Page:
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Research points to bold benefits of vitamin D

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SALT LAKE CITY-- Vitamin D has suddenly come out of obscurity, assuming a role in our immune system that from all preliminary evidence is really quite surprising. On Friday, the Salt Lake-based Thrasher Fund held a special meeting in which one of the country's key researchers presented some of her findings.

We know vitamin D builds strong bones, also that our bodies make 90 percent of the vitamin when we go out in the sun. But only now are we beginning to understand how much more this hormone in the family of vitamins can stimulate.

Carol Wagner, M.D., with the Medical University of South Carolina, said, "Vitamin D plays a role in the innate immune system, which is a very primitive, a very important part of our immune system."

Dr. Wagner's research team followed more than 1,000 pregnant women, and though some data is still locked up as part of a continuing double blind study, the benefits of giving 400 units of vitamin D to mothers have far reaching implications for their babies.

And it's not just babies. Dosages for adults, which are even higher, pay off as well.

She said."Apparently our worries about the dosage of vitamin D have been a misconception. In this D-3 formula, at 1,000 units, that's still very, very low compared to what you get in the sun in only 15 minutes." She added, "When you go out into the sun in the summertime in a bathing suit, your generate between 10,000 and 20,000 international units of vitamin D."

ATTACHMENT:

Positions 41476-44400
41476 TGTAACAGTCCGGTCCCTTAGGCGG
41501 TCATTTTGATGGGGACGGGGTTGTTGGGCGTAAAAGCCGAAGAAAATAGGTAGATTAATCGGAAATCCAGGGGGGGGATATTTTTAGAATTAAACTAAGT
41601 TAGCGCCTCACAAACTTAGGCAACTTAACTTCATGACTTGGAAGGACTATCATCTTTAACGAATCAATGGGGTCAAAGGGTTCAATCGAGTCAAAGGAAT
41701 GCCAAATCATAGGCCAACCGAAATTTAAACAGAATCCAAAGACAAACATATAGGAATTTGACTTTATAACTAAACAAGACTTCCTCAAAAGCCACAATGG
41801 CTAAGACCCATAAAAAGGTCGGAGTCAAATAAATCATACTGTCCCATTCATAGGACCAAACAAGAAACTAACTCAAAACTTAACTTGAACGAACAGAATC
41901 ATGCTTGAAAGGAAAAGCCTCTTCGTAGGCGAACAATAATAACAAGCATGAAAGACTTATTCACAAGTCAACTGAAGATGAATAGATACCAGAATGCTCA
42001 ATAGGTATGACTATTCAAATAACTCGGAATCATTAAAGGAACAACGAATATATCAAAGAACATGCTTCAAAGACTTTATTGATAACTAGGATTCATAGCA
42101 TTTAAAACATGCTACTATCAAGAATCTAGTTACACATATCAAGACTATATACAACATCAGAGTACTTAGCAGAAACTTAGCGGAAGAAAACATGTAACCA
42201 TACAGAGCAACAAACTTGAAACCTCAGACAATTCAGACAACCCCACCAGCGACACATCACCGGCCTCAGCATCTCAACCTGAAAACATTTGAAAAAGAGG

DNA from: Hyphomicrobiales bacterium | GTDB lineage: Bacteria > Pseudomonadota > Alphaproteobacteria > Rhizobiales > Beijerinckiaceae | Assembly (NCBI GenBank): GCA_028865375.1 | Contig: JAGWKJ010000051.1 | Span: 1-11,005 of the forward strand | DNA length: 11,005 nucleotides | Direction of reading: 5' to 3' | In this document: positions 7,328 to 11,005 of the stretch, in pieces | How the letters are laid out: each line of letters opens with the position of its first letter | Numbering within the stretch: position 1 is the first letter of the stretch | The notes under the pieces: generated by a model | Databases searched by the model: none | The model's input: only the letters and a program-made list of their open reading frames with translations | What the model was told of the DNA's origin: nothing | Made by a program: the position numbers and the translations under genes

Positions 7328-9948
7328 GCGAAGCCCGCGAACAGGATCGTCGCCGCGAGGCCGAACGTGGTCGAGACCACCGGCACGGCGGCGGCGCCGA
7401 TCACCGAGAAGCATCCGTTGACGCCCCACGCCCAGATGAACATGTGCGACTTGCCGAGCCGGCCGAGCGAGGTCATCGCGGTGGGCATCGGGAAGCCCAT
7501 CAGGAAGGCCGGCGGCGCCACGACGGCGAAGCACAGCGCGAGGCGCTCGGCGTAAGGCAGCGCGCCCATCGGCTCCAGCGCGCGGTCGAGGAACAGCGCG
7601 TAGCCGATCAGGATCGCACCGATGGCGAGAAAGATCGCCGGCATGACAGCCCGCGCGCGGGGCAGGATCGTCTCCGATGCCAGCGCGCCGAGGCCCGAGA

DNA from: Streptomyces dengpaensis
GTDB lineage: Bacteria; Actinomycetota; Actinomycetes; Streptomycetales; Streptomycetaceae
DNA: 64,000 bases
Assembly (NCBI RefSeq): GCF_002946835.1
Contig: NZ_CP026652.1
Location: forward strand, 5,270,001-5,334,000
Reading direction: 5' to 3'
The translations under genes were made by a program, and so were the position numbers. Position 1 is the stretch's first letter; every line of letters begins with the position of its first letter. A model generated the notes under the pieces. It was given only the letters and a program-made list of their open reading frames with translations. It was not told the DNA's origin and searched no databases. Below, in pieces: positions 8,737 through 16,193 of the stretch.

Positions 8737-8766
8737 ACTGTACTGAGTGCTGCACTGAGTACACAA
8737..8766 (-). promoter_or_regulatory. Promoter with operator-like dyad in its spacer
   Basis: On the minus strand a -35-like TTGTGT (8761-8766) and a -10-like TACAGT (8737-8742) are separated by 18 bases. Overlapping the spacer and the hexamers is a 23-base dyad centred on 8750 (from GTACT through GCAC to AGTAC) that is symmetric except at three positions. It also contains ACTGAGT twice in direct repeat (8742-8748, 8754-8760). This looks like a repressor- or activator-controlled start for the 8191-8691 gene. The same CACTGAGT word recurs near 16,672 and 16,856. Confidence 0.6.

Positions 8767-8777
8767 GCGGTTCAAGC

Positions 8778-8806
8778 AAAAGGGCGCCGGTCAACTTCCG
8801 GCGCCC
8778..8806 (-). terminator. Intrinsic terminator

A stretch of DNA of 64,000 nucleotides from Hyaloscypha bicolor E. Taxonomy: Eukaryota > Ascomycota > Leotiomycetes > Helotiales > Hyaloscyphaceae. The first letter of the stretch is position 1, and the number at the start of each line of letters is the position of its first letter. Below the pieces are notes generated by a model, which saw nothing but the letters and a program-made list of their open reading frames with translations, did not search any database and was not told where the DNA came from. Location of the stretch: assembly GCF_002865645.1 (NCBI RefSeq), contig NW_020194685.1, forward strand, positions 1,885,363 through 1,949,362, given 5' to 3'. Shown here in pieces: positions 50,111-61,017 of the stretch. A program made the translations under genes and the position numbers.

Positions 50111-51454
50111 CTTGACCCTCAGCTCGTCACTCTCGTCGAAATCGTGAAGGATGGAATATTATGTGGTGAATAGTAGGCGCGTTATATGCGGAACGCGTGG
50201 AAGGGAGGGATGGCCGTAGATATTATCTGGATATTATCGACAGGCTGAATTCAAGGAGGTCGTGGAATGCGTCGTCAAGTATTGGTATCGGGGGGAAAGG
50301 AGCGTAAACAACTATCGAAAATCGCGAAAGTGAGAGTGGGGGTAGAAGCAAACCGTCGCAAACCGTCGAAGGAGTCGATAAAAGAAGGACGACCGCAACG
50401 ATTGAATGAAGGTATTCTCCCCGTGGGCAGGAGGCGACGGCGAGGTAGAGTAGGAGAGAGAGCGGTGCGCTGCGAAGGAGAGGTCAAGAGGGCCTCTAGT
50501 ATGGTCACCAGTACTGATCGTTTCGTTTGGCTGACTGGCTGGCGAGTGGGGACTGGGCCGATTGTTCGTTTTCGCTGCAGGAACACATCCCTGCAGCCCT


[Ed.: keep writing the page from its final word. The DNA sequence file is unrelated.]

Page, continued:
Infants, then later when they become adults, and even adults themselves, experience benefits. Vitamin D might just lower the risk of diabetes, some forms of childhood cancers, prostate and colon cancer and cardiovascular disease.

In a very large Department of Defense study, Dr. Wagner says it, "Significantly protected against developing multiple sclerosis decades later."

"D" is certainly not a magic pill, but it appears to do a lot more than we thought it could.

The Thrasher Research Fund, which in part financed Wagner's research, is administered by the Church of Jesus Christ of Latter-day Saints. The fund, which began more than 30 years ago, has supported more than 500 pediatric research grants.


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Ed Yeates


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